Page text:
Willkommen, schön sind Sie da!
Logo Ex Libris

Democracies at War

  • E-Book (pdf)
  • 304 Seiten
(0) Erste Bewertung abgeben
Bewertungen
(0)
(0)
(0)
(0)
(0)
Alle Bewertungen ansehen
Dan Reiter is Associate Professor and Winship Research Professor in the Department of Political Science at Emory University. He is... Weiterlesen
E-Books ganz einfach mit der kostenlosen Ex Libris-Reader-App lesen. Hier erhalten Sie Ihren Download-Link.
CHF 52.90
Download steht sofort bereit
Informationen zu E-Books
E-Books eignen sich auch für mobile Geräte (sehen Sie dazu die Anleitungen).
E-Books von Ex Libris sind mit Adobe DRM kopiergeschützt: Erfahren Sie mehr.
Weitere Informationen finden Sie hier.

Beschreibung



Dan Reiter is Associate Professor and Winship Research Professor in the Department of Political Science at Emory University. He is the author of Crucible of Beliefs: Learning, Alliances, and World Wars. Allan C. Stam is Associate Professor of Government and Deputy Director of Academic Programs at Rockefeller Center, Dartmouth College. He is the author of Win, Lose, or Draw: Domestic Politics and the Crucible of War.

Autorentext

Dan Reiter & Allan C. Stam



Klappentext

Why do democracies win wars? This is a critical question in the study of international relations, as a traditional view--expressed most famously by Alexis de Tocqueville--has been that democracies are inferior in crafting foreign policy and fighting wars. In Democracies at War, the first major study of its kind, Dan Reiter and Allan Stam come to a very different conclusion. Democracies tend to win the wars they fight--specifically, about eighty percent of the time.


Complementing their wide-ranging case-study analysis, the authors apply innovative statistical tests and new hypotheses. In unusually clear prose, they pinpoint two reasons for democracies' success at war. First, as elected leaders understand that losing a war can spell domestic political backlash, democracies start only those wars they are likely to win. Secondly, the emphasis on individuality within democratic societies means that their soldiers fight with greater initiative and superior leadership.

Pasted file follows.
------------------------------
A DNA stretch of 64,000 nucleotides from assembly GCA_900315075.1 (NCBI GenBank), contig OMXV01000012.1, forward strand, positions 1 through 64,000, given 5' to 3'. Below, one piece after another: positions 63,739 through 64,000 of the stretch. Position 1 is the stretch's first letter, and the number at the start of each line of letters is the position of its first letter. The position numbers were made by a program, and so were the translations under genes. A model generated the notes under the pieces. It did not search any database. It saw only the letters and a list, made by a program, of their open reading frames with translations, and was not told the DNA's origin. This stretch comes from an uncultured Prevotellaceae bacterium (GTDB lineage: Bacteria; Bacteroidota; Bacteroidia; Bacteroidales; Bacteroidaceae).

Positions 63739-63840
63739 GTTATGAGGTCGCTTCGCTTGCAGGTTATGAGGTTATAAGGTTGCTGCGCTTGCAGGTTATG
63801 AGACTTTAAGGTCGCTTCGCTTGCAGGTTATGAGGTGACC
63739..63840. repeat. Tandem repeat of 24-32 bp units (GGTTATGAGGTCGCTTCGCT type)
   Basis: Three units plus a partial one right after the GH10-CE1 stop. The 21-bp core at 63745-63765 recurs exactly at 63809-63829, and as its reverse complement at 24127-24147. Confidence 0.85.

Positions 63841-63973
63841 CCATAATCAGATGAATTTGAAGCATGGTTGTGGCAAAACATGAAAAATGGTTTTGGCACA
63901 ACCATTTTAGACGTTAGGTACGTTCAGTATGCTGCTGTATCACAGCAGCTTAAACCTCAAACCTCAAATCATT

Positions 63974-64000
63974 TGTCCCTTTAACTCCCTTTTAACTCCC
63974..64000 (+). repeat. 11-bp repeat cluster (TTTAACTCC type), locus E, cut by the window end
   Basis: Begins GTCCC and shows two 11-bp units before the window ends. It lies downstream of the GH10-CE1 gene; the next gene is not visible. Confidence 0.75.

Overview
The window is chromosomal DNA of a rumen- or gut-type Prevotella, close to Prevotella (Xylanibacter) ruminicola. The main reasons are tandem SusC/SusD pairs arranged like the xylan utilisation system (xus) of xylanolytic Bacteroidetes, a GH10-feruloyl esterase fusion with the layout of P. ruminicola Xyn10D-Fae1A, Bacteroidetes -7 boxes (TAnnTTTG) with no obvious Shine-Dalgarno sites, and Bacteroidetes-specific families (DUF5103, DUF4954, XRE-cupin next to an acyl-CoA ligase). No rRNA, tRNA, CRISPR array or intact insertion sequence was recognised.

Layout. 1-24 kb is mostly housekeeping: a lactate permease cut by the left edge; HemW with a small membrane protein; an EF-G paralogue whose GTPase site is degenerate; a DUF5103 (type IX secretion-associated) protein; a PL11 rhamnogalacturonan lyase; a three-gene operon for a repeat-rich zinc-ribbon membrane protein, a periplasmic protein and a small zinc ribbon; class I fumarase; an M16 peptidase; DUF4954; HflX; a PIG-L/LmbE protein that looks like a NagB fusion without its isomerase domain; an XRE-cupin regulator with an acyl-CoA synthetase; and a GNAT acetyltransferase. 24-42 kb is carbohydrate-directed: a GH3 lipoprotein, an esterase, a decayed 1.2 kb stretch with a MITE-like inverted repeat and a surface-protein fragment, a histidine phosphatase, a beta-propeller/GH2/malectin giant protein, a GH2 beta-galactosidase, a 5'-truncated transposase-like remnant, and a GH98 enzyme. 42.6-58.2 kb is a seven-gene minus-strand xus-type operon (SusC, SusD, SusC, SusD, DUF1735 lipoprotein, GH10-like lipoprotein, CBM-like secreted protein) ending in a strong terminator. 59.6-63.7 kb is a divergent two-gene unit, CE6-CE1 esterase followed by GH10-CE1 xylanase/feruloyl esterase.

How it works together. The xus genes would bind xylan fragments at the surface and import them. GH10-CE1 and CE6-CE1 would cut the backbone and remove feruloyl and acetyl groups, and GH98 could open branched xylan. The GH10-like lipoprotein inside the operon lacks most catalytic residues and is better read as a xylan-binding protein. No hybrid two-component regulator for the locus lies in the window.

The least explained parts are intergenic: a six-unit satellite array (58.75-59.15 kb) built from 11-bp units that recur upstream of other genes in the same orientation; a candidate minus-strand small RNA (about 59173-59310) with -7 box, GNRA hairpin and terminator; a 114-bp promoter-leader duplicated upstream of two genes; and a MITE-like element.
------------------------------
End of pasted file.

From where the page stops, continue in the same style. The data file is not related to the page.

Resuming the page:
Surprisingly, Reiter and Stam find that it is neither economic muscle nor bandwagoning between democratic powers that enables democracies to win wars. They also show that, given societal consent, democracies are willing to initiate wars of empire or genocide. On the whole, they find, democracies' dependence on public consent makes for more, rather than less, effective foreign policy. Taking a fresh approach to a question that has long merited such a study, this book yields crucial insights on security policy, the causes of war, and the interplay between domestic politics and international relations.



Inhalt

  • Frontmatter,
  • CONTENTS,
  • TABLES AND FIGURES,
  • ACKNOWLEDGMENTS,
  • ONE. Democracy's Fourth Virtue,
  • TWO. Democracy, War Initiation, and Victory,
  • THREE. Democracy and Battlefield Success,
  • FOUR. Balancers or Bystanders?,
  • FIVE. Winning Wars on Factory Floors?,
  • SIX. Democracy, Consent, and the Path to War,
  • SEVEN. The Declining Advantages of Democracy,
  • EIGHT. Why Democracies Win Wars,
  • NOTES,
  • BIBLIOGRAPHY,
  • INDEX,

Produktinformationen

Titel: Democracies at War
Autor:
EAN: 9781400824458
ISBN: 978-1-4008-2445-8
Digitaler Kopierschutz: Adobe-DRM
Format: E-Book (pdf)
Herausgeber: Princeton University Press
Genre: Politikwissenschaft
Anzahl Seiten: 304
Veröffentlichung: 01.07.2010
Jahr: 2010
Untertitel: Englisch